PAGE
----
When I was back in Dubai this summer, I managed to try out many different restaurants because I was on holiday which means no routine and that, for me, directly translates to food party, all day, everyday! Today’s post is going to be about my experience at the Trader Vic’s restaurant in Madinat Jumeirah (Dubai).
The restaurant was quite spacious with a variety of seating
arrangements to accommodate all sizes of groups. There was a Cuban vibe being given off from the artfully messy furniture and décor pieces such as wick baskets and cultural artefacts. The cherry on top, for me, was the Cuban live band performing that made me feel like I was in a shack by the beach in Caribbean Island. To further enhance the beachy/romantic feels, there was a cozy low lighting ambience in the restaurant. I absolutely loved it!
However, the minor drawback was that the menu had me double-check if I was really in a Cuban restaurant because there was such a wide range of cuisines offered. But that’s not to say that the food wasn’t delicious.
As per usual, every meal starts with a lovely drink and my drink for that night was the No Tai Mai Tai. This is the non-alcoholic version of the rum and Curaçao liquor, Polynesian drink called Mai Tai. It had an amazing citrus-y element and some cherry syrup that wonderfully blended together and did not make me miss the alcohol. It literally tasted like some Rum was added to the drink…. And yes, I did double-check if it was non-alcoholic because of the legal age limit there :).
It was like a little gift to my liver and taste buds!
The first main course on the menu was Fish with Miso Glazed dumplings and a Dashi Stock – a stock that was so wonderfully packed with that good funky flavour of dashi! The fish was cooked beautifully and literally just melted in my mouth. It was amazing how well the fish and the dashi stock complemented each other. Served along it were some watercress, carrot, snow pea and wilted spinach, all cooked together in some delicious butter, onions, garlic and cumin. The bitter element that further enhanced this dish was the lightly steamed radishes. Last but not least, the thin and plump, homemade dumplings had the best crab stuffing! The flavour was so powerful by itself, but when eaten with the Dashi stock, it was in perfect harmony.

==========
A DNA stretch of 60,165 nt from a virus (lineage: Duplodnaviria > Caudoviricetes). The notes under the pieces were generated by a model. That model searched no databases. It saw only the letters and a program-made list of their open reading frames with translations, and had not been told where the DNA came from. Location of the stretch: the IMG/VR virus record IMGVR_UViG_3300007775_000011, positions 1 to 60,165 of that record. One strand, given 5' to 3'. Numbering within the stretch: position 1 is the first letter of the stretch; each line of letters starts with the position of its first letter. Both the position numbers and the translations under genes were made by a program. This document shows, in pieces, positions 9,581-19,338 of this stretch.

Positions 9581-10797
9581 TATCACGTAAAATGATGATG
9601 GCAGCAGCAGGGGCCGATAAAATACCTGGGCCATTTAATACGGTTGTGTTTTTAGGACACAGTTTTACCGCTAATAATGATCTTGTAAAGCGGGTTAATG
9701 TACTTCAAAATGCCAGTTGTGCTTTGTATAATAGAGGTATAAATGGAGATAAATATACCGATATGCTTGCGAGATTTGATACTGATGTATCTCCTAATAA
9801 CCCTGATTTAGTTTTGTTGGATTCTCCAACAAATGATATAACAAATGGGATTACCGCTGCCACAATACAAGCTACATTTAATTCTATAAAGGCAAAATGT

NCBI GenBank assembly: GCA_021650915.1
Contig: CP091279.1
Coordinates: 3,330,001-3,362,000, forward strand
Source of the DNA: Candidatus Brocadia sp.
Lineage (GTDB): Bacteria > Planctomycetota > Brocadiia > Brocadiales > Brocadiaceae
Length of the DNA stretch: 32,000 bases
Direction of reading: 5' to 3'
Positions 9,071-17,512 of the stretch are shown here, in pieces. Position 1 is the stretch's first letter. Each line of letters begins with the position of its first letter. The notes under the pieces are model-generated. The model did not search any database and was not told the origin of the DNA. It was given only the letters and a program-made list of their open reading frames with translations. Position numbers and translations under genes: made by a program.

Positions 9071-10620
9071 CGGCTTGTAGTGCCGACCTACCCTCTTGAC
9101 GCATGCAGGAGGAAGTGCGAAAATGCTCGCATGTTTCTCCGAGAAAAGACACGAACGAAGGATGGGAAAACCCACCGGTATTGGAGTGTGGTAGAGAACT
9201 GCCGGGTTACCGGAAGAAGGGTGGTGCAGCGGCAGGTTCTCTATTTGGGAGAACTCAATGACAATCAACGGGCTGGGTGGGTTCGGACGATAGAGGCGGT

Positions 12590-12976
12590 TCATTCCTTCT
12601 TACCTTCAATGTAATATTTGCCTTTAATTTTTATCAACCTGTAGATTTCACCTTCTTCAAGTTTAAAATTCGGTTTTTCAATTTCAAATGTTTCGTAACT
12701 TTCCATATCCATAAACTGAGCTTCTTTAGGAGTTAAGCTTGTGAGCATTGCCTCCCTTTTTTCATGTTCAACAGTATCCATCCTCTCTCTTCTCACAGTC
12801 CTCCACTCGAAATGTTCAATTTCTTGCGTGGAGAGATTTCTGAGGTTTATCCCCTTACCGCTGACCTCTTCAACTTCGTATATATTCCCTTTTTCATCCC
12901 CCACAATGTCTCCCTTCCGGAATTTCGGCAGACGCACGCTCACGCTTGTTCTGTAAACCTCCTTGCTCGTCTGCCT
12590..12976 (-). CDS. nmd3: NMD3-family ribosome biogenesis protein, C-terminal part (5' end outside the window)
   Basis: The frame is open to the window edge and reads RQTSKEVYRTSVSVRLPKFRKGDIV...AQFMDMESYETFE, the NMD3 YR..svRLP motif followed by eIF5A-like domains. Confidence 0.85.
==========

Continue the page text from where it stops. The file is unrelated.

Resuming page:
The second main course was thin fillets of Beef (well-done) that were cooked in a sauce that had a lovely depth and complexity to it. The sauce was slightly reminiscent of the IKEA meatball sauce in the sense that the base flavours were relatively similar. However, the sauce served here was definitely more refined as the ingredients used tasted more fresh and that there was alcohol involved in the preparation. (I had to sneak in a bit of alcohol somehow lol, although the alcoholic properties were obviously burned off).
But the ultimate highlight of the dish was the flambé theatrical element that literally lit the dish up. Served alongside it were some crunchy onion rings that were sweet and beautifully caramelised. The batter which coated the onion rings was so light that it did not distract from the elegant plating and feel of the dish. There was some potato mash on the plate as well, because it’s like an unwritten rule that if beef and onion are served, mash must be there. Right? Let me just say, that this mash was literally the fluffiest mash that I have eaten; salted to perfection with some coriander garnish.
This meal tasted as though a regular beef and mash meal had got its priorities straight and now lives on the Upper East Side.
In the end, it was time for my favourite course: DESSERT! So, I shared a Macadamia Chocolate Cake Tiki because although the dish looked deceptively tiny, it was so fulfilling – both belly and soul. The cake had some macadamia nuts, as the name suggested, which were full of that raw flavour. The dish was paired with a lemon and raspberry curd that refreshing relief from the heavy indulgent chocolate cake. But it was so tangy that if eaten by itself, you’d be scrunching your face like a kid who tasted lemon for the first time it. On the side, was some vanilla ice cream that offered a cooling, neutral relief from both the sweet and sour. Served under the ice-cream was a light and crunchy waffle cone that was made with vanilla sugar which could be eaten by plain or with the fresh cream served below that. Overall, this dish was full of strong flavours and textures which only just managed to work because of the proportions of each individual element.
In the end…
I thought my meal had ended there but I was offered some delicious and wise words…
I’m glad I wore Jeggings,